At What Cost?

What Will SB10 Cost Taxpayers

In estimating the costs of SB10 to taxpayers, the California Assembly Appropriations Committee estimates that it would likely cost “in the low hundreds of millions of dollars annually.”  The costs mainly stem from the need for courts to create, staff and train a pretrial services program.  Other estimates put it at closer to an annual cost of $1 billion or more to taxpayers.  SB10, The California Bail Reform Act 2017 was signed into law late this year, but a united effort gathered over 600,000 signatures to attempt to place the law on hold until the matter is taken to the voters in 2020.  Opponents to SB10 are currently waiting for the signatures to be validated.  If successful, the referendum would stop implementation of the law scheduled for October 2019.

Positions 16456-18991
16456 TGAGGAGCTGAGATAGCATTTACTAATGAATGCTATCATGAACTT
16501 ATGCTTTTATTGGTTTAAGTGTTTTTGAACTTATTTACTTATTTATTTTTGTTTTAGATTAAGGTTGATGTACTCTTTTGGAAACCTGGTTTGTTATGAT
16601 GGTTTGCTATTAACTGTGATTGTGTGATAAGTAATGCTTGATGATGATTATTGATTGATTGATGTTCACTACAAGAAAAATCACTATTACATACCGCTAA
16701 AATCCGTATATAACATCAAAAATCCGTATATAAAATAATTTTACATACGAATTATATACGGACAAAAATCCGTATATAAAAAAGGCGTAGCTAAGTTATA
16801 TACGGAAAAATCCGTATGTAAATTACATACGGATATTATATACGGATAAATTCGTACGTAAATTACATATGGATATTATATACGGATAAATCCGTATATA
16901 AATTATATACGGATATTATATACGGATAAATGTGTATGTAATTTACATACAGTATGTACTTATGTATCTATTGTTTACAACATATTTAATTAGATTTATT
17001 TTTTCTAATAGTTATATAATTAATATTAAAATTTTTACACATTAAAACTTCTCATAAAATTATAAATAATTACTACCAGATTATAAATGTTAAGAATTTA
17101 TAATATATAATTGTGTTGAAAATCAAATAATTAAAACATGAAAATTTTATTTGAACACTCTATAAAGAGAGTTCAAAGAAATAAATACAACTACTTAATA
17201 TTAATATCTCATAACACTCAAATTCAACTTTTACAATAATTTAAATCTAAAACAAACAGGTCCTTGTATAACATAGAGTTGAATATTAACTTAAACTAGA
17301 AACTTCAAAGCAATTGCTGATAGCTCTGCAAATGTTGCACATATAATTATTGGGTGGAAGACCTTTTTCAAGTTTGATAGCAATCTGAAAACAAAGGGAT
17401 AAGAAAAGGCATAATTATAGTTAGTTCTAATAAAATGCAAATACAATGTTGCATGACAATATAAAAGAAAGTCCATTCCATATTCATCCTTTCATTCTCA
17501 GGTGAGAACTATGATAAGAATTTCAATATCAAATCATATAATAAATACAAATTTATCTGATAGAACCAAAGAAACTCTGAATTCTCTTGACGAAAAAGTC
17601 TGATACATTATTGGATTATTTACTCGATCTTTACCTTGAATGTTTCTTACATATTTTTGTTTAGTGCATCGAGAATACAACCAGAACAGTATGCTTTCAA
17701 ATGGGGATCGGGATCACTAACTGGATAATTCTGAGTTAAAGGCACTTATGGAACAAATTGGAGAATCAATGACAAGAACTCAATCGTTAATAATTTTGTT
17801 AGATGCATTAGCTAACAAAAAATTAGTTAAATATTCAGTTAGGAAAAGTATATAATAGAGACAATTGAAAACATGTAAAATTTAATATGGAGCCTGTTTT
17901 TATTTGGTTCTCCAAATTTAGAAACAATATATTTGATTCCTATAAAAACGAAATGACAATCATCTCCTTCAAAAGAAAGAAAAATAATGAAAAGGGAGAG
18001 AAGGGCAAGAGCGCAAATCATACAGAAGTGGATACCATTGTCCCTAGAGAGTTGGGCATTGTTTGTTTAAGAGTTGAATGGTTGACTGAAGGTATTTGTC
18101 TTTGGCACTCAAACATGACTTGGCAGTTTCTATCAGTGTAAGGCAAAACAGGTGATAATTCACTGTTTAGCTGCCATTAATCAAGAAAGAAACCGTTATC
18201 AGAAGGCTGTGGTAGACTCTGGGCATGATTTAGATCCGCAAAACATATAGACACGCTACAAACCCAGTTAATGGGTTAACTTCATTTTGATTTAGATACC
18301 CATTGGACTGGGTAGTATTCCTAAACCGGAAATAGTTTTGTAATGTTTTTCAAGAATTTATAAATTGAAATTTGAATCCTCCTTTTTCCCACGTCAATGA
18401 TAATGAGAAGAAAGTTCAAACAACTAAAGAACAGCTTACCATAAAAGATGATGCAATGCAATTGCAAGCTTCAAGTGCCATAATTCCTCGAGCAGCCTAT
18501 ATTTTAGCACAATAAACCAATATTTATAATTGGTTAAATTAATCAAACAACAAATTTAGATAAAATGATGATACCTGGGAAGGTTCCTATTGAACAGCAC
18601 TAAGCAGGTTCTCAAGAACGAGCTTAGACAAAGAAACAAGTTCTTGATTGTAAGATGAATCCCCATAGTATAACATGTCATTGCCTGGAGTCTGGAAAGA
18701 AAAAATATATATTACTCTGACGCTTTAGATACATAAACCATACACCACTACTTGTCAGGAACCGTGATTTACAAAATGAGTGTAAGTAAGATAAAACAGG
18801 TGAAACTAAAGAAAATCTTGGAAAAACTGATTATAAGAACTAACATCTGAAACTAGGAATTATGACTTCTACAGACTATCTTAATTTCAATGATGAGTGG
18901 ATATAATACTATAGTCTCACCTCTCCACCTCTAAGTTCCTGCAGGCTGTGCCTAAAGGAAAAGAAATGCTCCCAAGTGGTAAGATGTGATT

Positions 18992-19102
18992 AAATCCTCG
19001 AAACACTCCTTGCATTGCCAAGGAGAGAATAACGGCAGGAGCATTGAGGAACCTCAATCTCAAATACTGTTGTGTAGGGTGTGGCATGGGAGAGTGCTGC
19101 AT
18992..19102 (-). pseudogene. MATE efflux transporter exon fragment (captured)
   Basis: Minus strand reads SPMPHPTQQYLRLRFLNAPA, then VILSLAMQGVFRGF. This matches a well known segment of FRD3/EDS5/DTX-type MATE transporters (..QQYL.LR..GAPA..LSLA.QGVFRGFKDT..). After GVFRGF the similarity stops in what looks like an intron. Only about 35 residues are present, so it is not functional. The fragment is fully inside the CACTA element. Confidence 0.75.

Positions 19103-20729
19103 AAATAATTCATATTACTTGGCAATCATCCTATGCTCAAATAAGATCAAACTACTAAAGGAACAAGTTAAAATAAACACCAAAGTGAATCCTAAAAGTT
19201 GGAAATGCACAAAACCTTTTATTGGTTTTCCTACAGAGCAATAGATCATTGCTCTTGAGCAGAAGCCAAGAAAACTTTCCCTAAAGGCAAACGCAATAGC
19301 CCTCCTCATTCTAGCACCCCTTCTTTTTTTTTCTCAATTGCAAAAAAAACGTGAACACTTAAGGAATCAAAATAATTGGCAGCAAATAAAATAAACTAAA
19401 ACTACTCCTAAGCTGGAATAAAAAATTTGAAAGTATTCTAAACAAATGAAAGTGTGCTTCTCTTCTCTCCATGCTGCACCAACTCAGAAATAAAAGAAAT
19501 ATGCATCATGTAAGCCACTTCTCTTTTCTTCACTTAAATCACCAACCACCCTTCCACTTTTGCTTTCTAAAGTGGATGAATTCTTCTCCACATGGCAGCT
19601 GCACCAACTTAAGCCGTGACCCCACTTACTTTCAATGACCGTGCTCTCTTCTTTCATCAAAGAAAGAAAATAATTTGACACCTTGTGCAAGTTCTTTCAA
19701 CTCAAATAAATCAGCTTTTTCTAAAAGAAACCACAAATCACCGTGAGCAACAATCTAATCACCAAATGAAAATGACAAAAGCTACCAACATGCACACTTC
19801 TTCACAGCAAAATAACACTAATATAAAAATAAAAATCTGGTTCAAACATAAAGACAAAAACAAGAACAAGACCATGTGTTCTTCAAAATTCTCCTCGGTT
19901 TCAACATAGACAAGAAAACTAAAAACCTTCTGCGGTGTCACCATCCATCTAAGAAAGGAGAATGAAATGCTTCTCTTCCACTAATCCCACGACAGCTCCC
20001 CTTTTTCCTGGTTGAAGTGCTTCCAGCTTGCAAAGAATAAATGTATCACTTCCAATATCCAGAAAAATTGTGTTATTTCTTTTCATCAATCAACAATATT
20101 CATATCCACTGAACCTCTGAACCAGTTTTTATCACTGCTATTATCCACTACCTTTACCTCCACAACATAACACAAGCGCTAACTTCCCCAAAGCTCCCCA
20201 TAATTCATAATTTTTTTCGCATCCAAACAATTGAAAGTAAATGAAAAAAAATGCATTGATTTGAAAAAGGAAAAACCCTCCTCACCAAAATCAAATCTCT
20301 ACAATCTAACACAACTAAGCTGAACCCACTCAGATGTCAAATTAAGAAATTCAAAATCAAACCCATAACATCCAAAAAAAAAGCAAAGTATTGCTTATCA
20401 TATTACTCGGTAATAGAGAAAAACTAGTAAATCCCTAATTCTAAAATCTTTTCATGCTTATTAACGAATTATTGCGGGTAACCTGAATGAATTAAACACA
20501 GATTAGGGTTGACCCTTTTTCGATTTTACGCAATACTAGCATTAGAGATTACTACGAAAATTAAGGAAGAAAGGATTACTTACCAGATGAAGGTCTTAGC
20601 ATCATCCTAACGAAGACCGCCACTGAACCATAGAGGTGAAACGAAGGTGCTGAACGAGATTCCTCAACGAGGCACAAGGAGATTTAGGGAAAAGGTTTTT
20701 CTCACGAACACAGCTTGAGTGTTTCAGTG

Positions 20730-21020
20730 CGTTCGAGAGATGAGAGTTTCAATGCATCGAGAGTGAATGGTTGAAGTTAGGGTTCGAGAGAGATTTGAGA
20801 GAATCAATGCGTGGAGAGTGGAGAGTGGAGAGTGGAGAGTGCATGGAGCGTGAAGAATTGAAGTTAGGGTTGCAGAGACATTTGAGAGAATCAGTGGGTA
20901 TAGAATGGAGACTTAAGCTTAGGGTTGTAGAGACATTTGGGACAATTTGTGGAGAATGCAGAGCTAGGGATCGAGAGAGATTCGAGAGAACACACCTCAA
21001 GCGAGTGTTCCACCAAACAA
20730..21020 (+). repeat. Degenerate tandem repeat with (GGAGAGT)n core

Many have raised concerns over last minute changes to the law and an unknown cost to taxpayers.  While not all opponents to SB10 agree on how criminal justice reform should take place, all agree that SB10 did not present a solution.  One issue brought to the forefront by the bail industry is the additional strain that SB10 puts on an already overburdened court system.  Prior to SB10, bail agents provided a service of defendant tracking and monitoring at no cost to taxpayers and at no additional burden to the courts.  After posting bail, if a defendant failed to show up at a future court appearance, bail agents would bear the responsibility of bringing the fugitive to justice.  Many bail agents worked closely with friends and family of the defendant to help them stay on course and complete court requirements.  It is unclear what the future holds for SB10, but hopefully, the referendum will force the parties to return to the table.


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